Limitations of Current in Vivo Mouse Models for the Study of Chikungunya Virus Pathogenesis
AbstractChikungunya virus (CHIKV) is an arthropod-borne alphavirus that causes febrile chikungunya fever (CHIKF) in humans. This disease is debilitating and characterized by acute fever onset and chronic incapacitating polyarthralgia. CHIKF pathogenesis remains poorly defined with no approved vaccines and therapies. Recent outbreaks in the Caribbean islands have elevated concerns over the possibility of a global pandemic. Tremendous efforts have been made to develop relevant mouse models to enable the study of infection and immunity against this viral disease. Among them, the more common C57BL/6 mouse model demonstrated the ability to recapitulate the symptoms shown in infected humans, including self-limiting arthritis, myositis, and tenosynovitis. This has facilitated the unraveling of some key factors involved in disease pathogenesis of CHIKF. However, the stark differences in immune response between humans and mouse models necessitate the development of an animal model with an immune system that is more genetically similar to the human system for a better representation. In this paper, we aim to uncover the limitations of the C57BL/6 model and discuss alternative mouse models for CHIKV research. View Full-Text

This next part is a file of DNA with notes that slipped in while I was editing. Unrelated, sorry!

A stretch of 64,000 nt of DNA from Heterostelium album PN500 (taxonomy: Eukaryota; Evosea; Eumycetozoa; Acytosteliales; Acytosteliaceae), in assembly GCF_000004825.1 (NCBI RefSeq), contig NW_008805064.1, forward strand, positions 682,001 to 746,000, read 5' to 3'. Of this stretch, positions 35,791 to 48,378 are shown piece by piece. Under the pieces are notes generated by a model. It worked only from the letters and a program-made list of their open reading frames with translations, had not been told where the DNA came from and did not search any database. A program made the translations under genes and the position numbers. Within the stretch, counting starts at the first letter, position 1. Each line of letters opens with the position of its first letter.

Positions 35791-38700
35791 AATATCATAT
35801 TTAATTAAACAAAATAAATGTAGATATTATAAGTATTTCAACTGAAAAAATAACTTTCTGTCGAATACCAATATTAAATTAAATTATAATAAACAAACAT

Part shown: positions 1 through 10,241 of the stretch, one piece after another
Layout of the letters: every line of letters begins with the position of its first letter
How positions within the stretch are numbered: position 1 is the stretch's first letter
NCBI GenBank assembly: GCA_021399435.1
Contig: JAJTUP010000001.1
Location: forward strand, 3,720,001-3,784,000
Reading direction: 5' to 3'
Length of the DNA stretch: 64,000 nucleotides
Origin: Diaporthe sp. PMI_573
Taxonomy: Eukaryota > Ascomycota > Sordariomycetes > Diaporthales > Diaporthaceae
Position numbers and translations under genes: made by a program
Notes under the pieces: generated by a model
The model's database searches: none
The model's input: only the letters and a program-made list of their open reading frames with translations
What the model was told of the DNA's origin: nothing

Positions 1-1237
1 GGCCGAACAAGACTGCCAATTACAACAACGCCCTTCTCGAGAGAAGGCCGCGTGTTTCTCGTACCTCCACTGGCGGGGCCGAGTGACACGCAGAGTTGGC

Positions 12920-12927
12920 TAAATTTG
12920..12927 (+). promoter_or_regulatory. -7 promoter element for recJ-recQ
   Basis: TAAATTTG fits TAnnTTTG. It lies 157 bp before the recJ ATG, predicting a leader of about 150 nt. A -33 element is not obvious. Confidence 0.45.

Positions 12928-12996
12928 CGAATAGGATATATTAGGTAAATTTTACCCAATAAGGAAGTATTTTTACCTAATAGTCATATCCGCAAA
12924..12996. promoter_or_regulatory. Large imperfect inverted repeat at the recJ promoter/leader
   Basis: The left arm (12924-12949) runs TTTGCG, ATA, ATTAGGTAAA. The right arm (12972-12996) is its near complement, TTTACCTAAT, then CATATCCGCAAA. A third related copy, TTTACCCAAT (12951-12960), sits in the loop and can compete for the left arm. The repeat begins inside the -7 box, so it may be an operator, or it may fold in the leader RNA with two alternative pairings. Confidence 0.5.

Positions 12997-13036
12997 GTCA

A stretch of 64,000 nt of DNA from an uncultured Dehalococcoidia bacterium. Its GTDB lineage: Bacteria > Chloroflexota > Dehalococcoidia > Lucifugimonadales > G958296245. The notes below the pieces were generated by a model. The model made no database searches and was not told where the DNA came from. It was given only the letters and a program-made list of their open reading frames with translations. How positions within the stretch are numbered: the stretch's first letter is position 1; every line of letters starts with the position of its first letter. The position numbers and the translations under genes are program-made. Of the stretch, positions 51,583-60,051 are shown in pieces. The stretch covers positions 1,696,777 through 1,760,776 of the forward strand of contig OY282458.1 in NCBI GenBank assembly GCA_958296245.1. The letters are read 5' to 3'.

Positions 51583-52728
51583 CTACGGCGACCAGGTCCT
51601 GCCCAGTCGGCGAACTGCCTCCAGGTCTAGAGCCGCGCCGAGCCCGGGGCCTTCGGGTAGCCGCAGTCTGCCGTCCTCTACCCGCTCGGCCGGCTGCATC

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Chan, Y.-H.; Lum, F.-M.; Ng, L.F.P. Limitations of Current in Vivo Mouse Models for the Study of Chikungunya Virus Pathogenesis. Med. Sci. 2015, 3, 64-77.
Chan Y-H, Lum F-M, Ng LFP. Limitations of Current in Vivo Mouse Models for the Study of Chikungunya Virus Pathogenesis. Medical Sciences. 2015; 3(3):64-77.Chicago/Turabian Style
Chan, Yi-Hao; Lum, Fok-Moon; Ng, Lisa F.P. 2015. "Limitations of Current in Vivo Mouse Models for the Study of Chikungunya Virus Pathogenesis." Med. Sci. 3, no. 3: 64-77.